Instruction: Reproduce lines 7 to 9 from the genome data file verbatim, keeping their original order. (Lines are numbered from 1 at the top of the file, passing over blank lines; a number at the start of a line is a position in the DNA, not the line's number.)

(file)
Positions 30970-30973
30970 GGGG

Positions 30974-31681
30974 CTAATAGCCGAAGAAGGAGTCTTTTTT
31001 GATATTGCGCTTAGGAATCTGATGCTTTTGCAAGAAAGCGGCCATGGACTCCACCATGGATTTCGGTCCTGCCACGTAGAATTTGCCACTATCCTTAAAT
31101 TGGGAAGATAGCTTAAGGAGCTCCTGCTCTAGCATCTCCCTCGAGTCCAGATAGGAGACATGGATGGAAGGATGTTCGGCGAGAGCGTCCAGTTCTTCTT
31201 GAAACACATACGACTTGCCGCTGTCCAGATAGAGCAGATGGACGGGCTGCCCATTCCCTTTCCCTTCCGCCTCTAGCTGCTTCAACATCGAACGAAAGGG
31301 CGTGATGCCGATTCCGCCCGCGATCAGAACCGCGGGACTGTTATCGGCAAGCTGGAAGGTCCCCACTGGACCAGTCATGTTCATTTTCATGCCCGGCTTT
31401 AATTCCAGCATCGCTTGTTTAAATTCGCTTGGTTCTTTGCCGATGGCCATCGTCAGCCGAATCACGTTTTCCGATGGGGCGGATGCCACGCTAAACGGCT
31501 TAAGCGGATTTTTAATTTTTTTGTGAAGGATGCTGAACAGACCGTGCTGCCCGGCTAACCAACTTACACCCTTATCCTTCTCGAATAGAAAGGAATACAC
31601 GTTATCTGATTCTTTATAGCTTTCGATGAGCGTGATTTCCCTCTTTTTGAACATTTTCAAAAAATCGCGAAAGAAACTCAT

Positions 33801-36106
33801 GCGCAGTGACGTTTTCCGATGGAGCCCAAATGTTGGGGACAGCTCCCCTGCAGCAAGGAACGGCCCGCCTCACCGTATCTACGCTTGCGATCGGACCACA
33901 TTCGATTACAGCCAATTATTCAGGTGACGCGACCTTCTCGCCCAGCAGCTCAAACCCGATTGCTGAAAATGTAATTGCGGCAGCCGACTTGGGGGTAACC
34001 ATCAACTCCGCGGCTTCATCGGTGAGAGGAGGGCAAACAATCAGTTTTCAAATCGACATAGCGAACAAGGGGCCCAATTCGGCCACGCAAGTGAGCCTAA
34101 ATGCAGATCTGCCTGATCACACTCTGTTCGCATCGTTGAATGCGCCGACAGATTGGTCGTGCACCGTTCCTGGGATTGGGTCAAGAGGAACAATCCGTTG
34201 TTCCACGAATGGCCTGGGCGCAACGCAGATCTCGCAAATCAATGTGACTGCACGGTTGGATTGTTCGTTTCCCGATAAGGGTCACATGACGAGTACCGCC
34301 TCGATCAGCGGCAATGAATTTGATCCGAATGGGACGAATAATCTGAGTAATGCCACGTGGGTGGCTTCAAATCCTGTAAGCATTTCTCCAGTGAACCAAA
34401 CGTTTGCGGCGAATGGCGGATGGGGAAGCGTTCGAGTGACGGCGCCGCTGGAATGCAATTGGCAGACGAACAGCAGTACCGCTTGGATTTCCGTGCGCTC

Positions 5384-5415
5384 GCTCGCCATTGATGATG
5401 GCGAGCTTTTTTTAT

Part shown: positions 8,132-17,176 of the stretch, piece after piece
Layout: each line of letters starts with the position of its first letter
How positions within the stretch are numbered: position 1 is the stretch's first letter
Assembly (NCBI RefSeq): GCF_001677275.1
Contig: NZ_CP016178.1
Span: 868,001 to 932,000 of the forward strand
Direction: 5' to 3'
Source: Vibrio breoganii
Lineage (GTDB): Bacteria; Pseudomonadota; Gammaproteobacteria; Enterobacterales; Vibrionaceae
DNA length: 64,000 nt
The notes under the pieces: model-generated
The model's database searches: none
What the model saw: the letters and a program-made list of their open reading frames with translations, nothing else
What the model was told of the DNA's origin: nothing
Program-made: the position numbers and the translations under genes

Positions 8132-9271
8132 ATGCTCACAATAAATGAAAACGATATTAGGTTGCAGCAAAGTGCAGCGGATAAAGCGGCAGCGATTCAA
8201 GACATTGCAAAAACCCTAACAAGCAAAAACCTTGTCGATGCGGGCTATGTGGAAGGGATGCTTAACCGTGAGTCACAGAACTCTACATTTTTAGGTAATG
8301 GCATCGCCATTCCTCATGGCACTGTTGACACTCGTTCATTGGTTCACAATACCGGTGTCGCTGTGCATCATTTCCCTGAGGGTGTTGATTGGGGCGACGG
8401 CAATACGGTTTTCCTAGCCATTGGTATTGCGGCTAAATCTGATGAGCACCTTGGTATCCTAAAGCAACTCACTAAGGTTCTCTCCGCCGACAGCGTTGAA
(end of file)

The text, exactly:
31201 GAAACACATACGACTTGCCGCTGTCCAGATAGAGCAGATGGACGGGCTGCCCATTCCCTTTCCCTTCCGCCTCTAGCTGCTTCAACATCGAACGAAAGGG
31301 CGTGATGCCGATTCCGCCCGCGATCAGAACCGCGGGACTGTTATCGGCAAGCTGGAAGGTCCCCACTGGACCAGTCATGTTCATTTTCATGCCCGGCTTT
31401 AATTCCAGCATCGCTTGTTTAAATTCGCTTGGTTCTTTGCCGATGGCCATCGTCAGCCGAATCACGTTTTCCGATGGGGCGGATGCCACGCTAAACGGCT